The hardest thing about retirement is what comes after.
At least 4 million Californians care for senior family members at home. They may often find it financially or emotionally difficult. Sometimes as a last resort or for the convenience of the senior, they’ll find someone to help. That’s where retirement homes can come in.
My maternal grandmother lived in Palo Alto for 50 years. In 2011, she moved to a Modesto retirement home.
“It’s always hard to move from a place you’ve been living in for 50 years,” she says. “I brought my stuff with me. It took me a month to get settled. But after that, I didn’t have any trouble.”
It’s an adjustment for everybody involved. The seniors will find themselves adjusting to new, unfamiliar territory. Their family members often wonder if they did the right thing. The stress can even lead to depression.
Does your loved one need to move? The Modesto area has many retirement communities from which to choose. Visit as many as you can before you make your decision. Most important, the person who will be living there must have significant input on this choice.
Here are some factors to help you decide.
• Remember the first rule of real estate: Location, location, location. Finding a retirement home close to family makes frequent visits easy. An area close to shops, hospitals and churches makes it easier for the new resident to stay involved. Many retirement homes provide bus services for their residents.
• How does the home make you feel? A retirement home should be inviting, not depressing. When you visit, look for smiles on faces and people enjoying themselves. You don’t want a home where everyone is miserable. A home with warm smiles is the place to be.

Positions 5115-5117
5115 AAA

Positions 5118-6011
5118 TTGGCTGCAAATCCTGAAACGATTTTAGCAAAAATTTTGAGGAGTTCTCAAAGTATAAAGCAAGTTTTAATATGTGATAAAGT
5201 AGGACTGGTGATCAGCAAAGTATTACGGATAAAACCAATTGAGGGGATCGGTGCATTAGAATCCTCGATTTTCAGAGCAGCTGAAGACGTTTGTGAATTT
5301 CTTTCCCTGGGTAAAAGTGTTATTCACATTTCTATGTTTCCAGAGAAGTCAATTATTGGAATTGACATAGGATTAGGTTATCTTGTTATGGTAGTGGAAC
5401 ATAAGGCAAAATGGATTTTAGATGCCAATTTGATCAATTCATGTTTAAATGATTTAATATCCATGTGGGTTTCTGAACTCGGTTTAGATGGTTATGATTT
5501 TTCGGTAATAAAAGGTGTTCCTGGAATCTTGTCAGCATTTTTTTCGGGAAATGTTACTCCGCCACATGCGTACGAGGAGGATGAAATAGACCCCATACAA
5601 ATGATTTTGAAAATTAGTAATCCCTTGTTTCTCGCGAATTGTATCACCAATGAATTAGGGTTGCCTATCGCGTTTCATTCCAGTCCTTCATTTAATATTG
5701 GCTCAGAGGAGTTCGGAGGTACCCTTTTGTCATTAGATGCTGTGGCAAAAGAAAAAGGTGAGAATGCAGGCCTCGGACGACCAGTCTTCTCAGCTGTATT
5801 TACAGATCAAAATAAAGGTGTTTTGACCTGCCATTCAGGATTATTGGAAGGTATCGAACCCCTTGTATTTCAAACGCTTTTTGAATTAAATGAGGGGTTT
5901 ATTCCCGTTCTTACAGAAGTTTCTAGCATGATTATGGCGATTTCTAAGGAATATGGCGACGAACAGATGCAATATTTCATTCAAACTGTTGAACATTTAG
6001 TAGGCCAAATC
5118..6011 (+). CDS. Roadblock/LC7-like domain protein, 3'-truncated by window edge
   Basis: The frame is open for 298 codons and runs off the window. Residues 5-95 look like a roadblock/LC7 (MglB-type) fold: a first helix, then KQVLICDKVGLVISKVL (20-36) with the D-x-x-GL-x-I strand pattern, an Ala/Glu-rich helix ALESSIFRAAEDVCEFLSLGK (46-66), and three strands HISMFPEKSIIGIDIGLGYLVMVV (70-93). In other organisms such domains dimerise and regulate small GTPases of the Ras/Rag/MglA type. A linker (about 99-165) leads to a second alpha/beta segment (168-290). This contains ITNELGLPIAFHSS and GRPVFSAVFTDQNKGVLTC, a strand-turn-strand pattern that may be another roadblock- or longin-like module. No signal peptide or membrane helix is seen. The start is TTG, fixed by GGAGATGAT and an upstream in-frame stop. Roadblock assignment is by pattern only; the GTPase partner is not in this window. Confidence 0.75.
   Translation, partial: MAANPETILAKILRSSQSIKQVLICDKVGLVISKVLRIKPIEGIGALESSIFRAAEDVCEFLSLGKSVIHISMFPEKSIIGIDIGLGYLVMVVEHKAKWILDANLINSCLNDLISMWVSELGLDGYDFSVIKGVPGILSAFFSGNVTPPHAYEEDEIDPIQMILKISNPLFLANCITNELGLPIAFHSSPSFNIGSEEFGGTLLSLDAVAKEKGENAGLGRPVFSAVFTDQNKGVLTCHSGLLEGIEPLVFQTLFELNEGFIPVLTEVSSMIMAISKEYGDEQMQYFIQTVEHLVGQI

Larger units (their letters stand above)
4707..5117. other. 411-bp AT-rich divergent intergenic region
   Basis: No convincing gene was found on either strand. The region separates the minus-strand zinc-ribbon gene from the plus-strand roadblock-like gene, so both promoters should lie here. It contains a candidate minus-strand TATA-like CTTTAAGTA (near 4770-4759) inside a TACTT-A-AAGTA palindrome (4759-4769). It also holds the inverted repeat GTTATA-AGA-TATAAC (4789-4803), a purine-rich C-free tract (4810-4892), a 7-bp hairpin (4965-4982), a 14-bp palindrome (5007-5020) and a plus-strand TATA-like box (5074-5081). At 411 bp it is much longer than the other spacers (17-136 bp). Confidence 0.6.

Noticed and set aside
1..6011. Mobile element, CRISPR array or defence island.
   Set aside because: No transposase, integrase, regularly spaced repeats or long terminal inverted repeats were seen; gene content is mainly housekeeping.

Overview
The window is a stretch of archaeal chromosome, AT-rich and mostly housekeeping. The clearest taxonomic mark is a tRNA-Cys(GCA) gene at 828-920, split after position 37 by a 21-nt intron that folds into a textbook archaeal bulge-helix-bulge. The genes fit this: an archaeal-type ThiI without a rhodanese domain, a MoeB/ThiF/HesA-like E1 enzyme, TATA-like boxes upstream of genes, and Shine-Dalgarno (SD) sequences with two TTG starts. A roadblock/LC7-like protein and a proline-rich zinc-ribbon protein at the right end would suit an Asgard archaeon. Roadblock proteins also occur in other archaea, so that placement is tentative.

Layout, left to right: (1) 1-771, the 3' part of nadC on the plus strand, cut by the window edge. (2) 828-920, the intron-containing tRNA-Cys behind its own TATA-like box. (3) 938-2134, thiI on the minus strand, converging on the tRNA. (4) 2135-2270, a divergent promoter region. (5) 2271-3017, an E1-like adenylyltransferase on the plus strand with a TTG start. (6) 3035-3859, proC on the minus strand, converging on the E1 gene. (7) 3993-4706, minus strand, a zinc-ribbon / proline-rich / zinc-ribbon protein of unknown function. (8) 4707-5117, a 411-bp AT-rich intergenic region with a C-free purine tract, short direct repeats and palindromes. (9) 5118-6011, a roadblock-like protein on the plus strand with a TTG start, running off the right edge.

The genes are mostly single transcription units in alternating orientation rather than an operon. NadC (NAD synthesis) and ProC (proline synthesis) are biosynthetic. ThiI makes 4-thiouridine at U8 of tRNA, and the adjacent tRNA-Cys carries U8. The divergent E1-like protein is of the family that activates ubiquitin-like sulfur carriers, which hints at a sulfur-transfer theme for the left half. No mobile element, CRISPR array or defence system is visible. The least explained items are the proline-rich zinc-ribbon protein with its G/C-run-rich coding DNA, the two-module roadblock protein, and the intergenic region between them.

• Look at the home’s monthly schedule of activities. Many retirement homes offer dancing, card games, bingo and many other activities. These help keep seniors mentally sharp and physically active. Activities can even help relieve some symptoms of dementia. Find a home with activities your elder enjoys most.
• Retirement homes provide different levels of services for residents. Assess your family member’s needs, and don’t be hasty. If your family member needs help with daily care, for instance, look at assisted living. If not, choose a place that stresses independence.
• Look closely at the meal service. Retirement community meal plans can be a full month of food, a limited monthly amount or nothing provided. Some have kitchens for residents to cook their own meals. It all depends on your family member’s desired independence and how much they like to cook.
• Choose a suitable apartment. They’ll want to keep the most important items from their old home, such as pictures, pillows, art work, etc. Help them arrange their belongings so it feels like their old home. This will help them feel in familiar territory.
Regular family visits can help your elder adjust. You can make them feel comfortable by visiting them “just because.” These visits assure your elder that they’re still being thought of, and not just tucked away. We visit my grandmother every chance we get, and we invite her to our house for meals, too. The extended family visits on her birthday; she turned 93 in May.
Fellow residents can help each other adjust. A retirement home is like a dormitory with a community atmosphere. Your elder should be encouraged to participate in that community. That way, they’ll know they’re not alone.
Choosing a retirement home is like choosing any other home. No home is perfect, but after you weigh all your options, make the choice that’s best for your elder and you.
Boyer is a Modesto resident and community columnist. Email: firstname.lastname@example.org